Friedrich Christian Accum (1769-1838) popularised the study of chemistry in the early years of the 19th century. Originally from Germany, Accum moved to London in 1793. There he met William […]
William Nicholson (1753-1815) was an Enlightenment polymath – a chemist, scientist, civil engineer, translator, publisher and journalist. In his early career he even wrote literary skits for periodicals. When he […]
Successful sea navigation relies on being able to determine latitude (how far north or south you are) and longitude (how far east or west). When the Greenwich Royal Observatory was founded on 22 June 1675, sailors were able to measure latitude at sea by observing the altitude of the sun at midday, but once out of sight of land they had no easy means of determining longitude.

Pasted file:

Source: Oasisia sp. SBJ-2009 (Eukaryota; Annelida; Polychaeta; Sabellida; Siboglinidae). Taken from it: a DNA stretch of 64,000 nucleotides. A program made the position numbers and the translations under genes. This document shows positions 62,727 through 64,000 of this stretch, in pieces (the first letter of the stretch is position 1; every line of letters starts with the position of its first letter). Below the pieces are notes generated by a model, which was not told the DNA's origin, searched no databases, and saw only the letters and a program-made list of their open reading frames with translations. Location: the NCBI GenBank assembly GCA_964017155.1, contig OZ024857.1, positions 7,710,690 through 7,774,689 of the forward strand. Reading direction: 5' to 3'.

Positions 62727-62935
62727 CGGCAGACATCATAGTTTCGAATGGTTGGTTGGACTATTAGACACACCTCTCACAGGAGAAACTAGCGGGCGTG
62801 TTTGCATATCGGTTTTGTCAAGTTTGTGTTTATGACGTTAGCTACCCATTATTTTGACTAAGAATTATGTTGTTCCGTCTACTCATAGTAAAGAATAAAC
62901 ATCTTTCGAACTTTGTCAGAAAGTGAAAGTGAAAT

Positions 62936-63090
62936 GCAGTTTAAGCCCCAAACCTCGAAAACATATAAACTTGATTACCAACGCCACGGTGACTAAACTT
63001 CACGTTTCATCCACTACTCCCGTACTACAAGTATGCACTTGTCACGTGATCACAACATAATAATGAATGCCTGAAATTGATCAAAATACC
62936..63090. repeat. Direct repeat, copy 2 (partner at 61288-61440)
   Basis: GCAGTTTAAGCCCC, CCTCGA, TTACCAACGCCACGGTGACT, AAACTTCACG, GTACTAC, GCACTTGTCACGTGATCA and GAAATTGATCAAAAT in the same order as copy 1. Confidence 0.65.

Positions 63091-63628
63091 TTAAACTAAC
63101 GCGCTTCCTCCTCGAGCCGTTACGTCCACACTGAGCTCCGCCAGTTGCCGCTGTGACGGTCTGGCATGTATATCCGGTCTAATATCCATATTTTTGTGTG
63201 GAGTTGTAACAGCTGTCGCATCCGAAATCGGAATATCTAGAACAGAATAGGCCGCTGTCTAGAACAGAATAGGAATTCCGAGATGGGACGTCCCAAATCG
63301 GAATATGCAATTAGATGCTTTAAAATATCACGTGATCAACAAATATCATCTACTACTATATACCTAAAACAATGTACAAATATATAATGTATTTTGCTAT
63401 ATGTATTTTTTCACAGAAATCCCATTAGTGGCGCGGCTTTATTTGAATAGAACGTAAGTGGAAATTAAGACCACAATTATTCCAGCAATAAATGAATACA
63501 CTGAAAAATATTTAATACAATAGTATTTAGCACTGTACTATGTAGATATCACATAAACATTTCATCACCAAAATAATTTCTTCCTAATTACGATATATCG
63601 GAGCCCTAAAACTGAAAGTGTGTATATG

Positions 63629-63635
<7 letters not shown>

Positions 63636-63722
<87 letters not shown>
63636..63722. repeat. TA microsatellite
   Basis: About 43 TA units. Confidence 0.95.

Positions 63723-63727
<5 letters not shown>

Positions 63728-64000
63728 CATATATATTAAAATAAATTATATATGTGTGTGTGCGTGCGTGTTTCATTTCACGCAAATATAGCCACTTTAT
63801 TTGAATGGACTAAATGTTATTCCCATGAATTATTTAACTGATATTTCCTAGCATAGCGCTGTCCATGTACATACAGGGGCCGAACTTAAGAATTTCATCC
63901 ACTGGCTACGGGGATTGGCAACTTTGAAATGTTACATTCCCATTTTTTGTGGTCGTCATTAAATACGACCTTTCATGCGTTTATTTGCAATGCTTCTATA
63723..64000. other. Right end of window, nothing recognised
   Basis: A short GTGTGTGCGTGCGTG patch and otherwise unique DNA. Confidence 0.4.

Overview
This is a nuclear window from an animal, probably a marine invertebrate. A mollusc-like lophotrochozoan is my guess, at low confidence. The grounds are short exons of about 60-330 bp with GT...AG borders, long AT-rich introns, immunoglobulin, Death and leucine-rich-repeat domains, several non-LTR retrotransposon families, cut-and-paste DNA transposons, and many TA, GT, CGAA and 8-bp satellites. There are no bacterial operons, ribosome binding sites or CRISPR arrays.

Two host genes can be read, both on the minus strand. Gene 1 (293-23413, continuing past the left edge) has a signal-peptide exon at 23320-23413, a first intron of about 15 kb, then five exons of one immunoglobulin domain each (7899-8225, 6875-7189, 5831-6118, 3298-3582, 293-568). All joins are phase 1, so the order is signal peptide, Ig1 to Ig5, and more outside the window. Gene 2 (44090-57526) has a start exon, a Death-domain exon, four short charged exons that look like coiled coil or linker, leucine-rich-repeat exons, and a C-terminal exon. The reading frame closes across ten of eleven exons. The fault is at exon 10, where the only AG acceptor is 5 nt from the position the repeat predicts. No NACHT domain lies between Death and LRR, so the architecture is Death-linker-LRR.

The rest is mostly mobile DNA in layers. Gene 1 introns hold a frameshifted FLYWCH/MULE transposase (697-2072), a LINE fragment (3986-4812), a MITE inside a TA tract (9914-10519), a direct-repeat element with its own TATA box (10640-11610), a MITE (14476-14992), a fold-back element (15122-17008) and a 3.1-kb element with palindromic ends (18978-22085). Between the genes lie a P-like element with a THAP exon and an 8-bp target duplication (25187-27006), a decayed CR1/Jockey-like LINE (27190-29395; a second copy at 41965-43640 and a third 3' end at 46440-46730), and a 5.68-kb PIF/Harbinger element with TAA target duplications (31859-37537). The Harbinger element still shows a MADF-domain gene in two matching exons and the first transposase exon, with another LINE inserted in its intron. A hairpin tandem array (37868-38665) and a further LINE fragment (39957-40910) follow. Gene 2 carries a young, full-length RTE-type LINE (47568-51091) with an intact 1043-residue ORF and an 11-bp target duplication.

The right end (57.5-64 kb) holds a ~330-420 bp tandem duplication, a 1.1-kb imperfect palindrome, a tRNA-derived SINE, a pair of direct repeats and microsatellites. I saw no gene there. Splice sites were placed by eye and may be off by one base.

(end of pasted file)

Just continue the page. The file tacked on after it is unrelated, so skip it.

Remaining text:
This week's Book in Isolation transports you to the Outer Library of the Institution to delve into the history of the Institution's bindings.
We are delighted to bring you our popular adult and family Saturday programme online. Join in with gardening, craft activities, workshops and experiments, all inspired by the Institution's building and collection.